Fitzpatrick flourishing after flipping Miami for Pittsburgh
PITTSBURGH (AP) — Minkah Fitzpatrick could sense the vibe as he walked through the Pittsburgh International Airport last month, equal parts bleary eyed and adrenaline fueled following a trade that helped the second-year safety flee the rebuilding Miami Dolphins for the decidedly more stable Steelers.
From the jetway to the concourse, from the shuttle to the main terminal, Fitzpatrick was struck by the number of people who recognized him and wished him well even though he'd been in town for all of five minutes.
"Pittsburgh is a football city, a sports city," Fitzpatrick said.
"It's a different type of culture down there," Fitzpatrick said. "It's not as big."
With good reason. The Dolphins haven't won a playoff game since Bill Clinton's final days in office and are yet in the midst of a massive reset under first-year head coach Brian Flores. Miami is winless (0-6) heading into Monday night's visit to Pittsburgh (2-4), very much looking like a team that could use an intelligent, versatile and dynamic player such as Fitzpatrick. And yet he'll walk onto the Heinz Field turf wearing black-and-yellow after asking the Dolphins to continue their reboot without him .
Fitzpatrick stressed it wasn't personal, just business. He has no agenda he's trying to push. No axe to grind. He wanted a change. The Dolphins — who are aggressively stockpiling draft picks in hopes of accelerating their makeover — accommodated him. When Flores scans Pittsburgh's defense under the lights there won't be any pangs of what might have been when he spots Fitzpatrick's familiar No. 39.
"It's something that happens," Flores said. "We've moved on."
Miami doesn't really have a choice. The Dolphins received Pittsburgh's first-round selection in next spring's draft for Fitzpatrick and Flores has buried himself in trying to figure out a way to at least make his team competitive.
"I think if you start to think about everything other than that, 'If this happens ... Why'd this happen? Why'd that happen?' (it's not beneficial),'" Flores said.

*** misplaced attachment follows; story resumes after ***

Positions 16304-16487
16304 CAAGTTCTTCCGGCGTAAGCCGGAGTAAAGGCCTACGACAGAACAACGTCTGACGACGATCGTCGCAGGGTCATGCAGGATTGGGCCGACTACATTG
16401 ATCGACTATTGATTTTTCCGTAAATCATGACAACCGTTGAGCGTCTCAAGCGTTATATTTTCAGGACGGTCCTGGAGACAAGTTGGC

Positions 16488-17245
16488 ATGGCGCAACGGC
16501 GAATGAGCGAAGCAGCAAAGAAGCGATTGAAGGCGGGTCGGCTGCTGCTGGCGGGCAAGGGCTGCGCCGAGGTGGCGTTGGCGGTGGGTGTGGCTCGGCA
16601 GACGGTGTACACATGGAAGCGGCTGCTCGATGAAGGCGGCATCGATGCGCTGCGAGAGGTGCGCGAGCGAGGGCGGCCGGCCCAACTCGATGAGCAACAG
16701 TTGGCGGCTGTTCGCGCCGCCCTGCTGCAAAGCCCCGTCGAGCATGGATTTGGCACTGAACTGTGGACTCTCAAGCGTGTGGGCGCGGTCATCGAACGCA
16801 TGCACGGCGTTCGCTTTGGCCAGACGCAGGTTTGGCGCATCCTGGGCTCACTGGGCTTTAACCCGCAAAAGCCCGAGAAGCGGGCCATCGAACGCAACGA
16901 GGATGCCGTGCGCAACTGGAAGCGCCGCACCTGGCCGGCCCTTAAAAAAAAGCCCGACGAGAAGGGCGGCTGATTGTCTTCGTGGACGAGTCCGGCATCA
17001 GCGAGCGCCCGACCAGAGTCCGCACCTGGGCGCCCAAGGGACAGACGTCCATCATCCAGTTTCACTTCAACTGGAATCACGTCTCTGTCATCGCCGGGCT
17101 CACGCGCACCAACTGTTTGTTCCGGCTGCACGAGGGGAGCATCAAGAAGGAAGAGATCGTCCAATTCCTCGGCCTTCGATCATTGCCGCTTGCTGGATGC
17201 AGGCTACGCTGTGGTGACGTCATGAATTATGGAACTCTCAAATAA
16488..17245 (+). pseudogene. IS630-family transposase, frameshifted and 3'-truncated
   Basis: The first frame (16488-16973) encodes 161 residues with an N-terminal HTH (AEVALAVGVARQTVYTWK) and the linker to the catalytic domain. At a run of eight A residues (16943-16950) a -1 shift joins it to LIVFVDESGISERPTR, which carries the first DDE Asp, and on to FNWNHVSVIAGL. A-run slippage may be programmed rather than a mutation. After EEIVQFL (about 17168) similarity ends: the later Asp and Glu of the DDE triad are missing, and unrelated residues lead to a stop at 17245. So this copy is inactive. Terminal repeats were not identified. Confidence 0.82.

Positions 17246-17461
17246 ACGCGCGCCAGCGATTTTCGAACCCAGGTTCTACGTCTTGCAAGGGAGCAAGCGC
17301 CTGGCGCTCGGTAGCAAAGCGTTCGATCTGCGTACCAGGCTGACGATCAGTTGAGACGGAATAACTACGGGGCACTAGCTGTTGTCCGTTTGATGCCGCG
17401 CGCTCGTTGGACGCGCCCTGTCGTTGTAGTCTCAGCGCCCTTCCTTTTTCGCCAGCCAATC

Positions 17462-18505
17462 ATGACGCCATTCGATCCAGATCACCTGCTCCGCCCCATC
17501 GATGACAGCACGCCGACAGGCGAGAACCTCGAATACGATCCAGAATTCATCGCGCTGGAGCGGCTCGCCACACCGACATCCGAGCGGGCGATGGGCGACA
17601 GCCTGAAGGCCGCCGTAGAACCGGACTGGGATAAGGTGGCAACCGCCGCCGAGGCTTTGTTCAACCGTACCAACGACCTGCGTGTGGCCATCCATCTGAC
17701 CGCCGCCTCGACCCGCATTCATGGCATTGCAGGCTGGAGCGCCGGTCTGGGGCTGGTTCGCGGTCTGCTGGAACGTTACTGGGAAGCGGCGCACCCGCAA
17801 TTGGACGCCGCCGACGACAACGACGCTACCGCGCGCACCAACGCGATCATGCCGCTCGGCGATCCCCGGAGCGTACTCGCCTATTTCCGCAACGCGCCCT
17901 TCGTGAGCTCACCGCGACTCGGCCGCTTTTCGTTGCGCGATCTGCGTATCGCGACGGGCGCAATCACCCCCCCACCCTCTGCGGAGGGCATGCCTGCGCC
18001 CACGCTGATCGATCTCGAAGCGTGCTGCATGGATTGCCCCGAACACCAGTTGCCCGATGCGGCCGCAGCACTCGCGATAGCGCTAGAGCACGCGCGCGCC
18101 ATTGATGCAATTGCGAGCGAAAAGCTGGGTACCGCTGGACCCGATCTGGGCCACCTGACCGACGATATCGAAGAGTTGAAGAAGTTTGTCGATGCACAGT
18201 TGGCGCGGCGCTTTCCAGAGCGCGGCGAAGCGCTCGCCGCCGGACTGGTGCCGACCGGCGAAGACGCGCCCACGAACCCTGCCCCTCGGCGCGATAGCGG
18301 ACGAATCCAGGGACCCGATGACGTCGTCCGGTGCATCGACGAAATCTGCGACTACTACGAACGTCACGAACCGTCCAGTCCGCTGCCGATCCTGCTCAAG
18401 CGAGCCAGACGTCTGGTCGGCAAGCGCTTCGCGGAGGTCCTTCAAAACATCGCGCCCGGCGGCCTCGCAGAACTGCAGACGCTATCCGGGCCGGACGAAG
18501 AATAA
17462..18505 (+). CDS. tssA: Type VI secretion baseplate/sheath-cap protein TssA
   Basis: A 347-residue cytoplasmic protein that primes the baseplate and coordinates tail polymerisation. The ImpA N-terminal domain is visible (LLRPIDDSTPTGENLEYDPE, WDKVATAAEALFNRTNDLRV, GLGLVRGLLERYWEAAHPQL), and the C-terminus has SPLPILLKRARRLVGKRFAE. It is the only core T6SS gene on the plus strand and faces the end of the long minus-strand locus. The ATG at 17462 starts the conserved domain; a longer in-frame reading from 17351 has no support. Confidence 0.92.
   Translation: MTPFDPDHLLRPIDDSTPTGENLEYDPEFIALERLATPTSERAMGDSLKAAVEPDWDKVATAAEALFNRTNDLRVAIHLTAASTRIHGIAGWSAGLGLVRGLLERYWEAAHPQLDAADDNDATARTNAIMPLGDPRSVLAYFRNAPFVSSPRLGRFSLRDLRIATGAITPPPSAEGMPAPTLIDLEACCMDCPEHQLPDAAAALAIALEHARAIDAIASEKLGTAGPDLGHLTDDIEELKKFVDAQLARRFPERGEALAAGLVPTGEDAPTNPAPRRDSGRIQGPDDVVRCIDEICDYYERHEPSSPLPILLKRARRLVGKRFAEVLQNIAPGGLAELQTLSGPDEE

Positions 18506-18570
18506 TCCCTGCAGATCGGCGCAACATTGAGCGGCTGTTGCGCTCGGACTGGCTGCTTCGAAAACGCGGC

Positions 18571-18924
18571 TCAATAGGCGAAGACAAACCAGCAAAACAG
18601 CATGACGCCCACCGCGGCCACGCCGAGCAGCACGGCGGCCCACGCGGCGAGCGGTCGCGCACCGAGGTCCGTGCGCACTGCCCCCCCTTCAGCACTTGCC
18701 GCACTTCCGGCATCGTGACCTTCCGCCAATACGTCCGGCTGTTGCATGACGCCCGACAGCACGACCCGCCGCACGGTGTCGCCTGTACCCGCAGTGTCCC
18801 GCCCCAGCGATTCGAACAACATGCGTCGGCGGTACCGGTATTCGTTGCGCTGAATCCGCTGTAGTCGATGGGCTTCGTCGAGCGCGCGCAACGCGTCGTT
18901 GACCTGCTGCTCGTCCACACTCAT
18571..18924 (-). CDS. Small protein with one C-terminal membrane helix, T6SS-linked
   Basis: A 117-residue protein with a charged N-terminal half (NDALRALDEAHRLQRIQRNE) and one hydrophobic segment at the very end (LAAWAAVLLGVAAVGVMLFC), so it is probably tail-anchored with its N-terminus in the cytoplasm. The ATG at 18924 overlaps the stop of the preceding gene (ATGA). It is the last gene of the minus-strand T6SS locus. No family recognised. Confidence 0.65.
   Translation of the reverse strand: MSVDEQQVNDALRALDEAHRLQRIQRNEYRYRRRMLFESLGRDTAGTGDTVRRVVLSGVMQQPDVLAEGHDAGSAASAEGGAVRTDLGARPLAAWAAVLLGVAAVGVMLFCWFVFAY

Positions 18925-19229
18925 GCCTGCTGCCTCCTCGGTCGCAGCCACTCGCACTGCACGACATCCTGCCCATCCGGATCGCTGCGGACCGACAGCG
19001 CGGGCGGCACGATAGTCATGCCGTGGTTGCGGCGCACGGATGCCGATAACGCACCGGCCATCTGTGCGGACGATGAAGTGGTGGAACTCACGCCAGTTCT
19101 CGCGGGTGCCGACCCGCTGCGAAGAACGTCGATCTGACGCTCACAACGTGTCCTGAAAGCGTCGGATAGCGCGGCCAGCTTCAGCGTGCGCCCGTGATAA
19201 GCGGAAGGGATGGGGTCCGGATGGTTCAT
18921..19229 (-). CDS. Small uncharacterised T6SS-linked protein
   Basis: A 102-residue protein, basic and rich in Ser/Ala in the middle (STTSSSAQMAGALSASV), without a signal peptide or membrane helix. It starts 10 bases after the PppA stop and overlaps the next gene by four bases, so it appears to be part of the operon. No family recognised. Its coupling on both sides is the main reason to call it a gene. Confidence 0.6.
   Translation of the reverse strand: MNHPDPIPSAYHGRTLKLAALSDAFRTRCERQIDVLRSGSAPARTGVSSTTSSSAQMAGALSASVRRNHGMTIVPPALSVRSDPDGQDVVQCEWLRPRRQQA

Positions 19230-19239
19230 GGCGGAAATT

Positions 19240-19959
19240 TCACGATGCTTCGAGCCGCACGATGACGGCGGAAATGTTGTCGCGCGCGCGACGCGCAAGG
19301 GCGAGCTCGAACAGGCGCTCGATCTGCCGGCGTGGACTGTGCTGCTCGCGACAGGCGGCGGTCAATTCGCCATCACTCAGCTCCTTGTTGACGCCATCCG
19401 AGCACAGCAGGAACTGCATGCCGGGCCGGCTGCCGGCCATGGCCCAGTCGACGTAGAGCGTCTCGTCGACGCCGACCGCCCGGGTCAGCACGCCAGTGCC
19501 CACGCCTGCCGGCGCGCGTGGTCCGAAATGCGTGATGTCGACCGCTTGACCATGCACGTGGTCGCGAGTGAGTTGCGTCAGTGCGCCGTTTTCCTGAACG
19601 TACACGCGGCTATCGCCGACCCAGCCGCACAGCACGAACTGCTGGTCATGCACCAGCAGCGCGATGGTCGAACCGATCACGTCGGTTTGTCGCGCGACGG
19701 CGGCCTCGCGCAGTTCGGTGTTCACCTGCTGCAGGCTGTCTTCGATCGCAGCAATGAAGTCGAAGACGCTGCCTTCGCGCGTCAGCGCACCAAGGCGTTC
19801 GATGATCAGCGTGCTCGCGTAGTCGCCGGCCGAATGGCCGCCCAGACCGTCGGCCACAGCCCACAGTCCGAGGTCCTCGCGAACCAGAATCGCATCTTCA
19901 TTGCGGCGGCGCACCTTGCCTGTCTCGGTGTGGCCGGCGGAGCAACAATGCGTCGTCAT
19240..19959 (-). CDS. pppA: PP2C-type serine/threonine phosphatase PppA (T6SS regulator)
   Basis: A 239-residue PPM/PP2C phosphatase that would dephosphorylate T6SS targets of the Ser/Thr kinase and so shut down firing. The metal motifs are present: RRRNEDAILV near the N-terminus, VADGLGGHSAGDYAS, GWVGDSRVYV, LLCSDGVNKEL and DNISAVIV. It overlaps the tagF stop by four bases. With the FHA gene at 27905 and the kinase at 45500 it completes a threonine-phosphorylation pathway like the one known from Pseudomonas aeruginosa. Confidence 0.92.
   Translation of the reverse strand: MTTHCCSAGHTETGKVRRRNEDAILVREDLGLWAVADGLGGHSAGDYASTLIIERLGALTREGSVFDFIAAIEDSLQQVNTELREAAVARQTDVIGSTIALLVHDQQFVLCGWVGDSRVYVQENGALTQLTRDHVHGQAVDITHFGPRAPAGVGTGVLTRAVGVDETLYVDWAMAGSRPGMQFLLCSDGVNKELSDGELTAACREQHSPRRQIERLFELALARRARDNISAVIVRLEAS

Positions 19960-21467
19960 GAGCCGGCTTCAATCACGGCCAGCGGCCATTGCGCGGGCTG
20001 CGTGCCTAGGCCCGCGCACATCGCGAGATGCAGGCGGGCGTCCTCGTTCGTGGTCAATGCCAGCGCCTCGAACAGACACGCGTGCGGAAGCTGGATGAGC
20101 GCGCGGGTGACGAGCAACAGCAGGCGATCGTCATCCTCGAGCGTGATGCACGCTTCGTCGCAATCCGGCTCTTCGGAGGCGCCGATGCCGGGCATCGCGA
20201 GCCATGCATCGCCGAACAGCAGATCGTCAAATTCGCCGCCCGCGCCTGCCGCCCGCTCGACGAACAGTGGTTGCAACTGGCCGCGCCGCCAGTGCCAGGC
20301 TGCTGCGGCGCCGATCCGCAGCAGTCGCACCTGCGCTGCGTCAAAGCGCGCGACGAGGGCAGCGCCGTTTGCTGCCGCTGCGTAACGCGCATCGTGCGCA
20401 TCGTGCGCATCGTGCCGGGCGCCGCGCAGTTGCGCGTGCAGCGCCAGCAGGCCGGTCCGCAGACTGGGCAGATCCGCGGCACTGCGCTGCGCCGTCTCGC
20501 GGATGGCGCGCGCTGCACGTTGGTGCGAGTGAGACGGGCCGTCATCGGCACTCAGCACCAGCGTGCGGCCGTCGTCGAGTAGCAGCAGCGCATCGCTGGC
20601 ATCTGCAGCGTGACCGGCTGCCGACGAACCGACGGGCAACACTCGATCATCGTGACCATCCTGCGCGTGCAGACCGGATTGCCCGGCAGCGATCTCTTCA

Fitzpatrick, meanwhile, has certainly looked every bit worth the investment the Steelers made when they moved aggressively to land him just hours after losing safety Sean Davis for the season with a shoulder injury. Davis was entering the final year of his contract and Pittsburgh had made no overtures to re-sign him. Bringing in the 22-year-old Fitzpatrick addressed a need and in some ways provided an upgrade over Davis, who has been solid but not spectacular through three-plus seasons.
Less than a week into his new gig, Fitzpatrick picked off a pass and forced a fumble in a loss at San Francisco. He's missed all of one defensive snap in four games with the Steelers while winning over his teammates with his preparation and his professionalism.
"He doesn't play like a second-year guy," veteran cornerback Joe Haden said. "He has the ease of a player who's been in the league at least five years. He's very, very, very mature and takes the game seriously. He doesn't just talk for no reason. He's really focused, locked in. Very smart. Knows all the plays. All the checks."
Fitzpatrick shrugs off the compliments. Call it the byproduct of playing safety for Nick Saban at Alabama. Saban doesn't have his coaches dumb things down to accommodate the Crimson Tide's playmakers. If anything, Saban forces his coaches to go the other way because he knows it will help prepare his stars for what awaits at the next level. It's one of the reasons Fitzpatrick has been able to adjust so quickly. The playbook Steelers defensive coordinator Keith Butler handed Fitzpatrick when he arrived was the third one Fitzpatrick downloaded in less than a year. And yet he's rarely found himself out of place on the field.
"To me, he is very sudden," Butler said. "What I mean by that is once he realizes what is going on, he is quick to attack and do his job. I think that has probably helped us as much as anything else."
Focusing on football also helps. Fitzpatrick spent his first week in Pittsburgh at a nearby hotel waiting for his gear to arrive from Miami. He then met with a real estate agent after the Steelers returned from San Francisco. He asked teammates for recommendations on where to live and told the agent he didn't need much to get by. A bed. A sofa. A kitchen. That's it.
When he heads home for the night, Fitzpatrick will often hop in his car and just drive around in an attempt to get a feel for his new town, a unique challenge of its own in a place — unlike Miami — where there are no palm trees, straight roads or easy ways to get from here to there. Yet Fitzpatrick has always prided himself on being able to find his way around no matter where he is. Residue from his job description.
Besides, as he put it "I don't just want to sit at home on the couch. I've got to check things out." So Fitzpatrick will cruise around, drink it in and try not to ask his phone for help getting back home. So far, so good. On the field and off.
"He's a Swiss Army knife," Haden said. "He can do anything."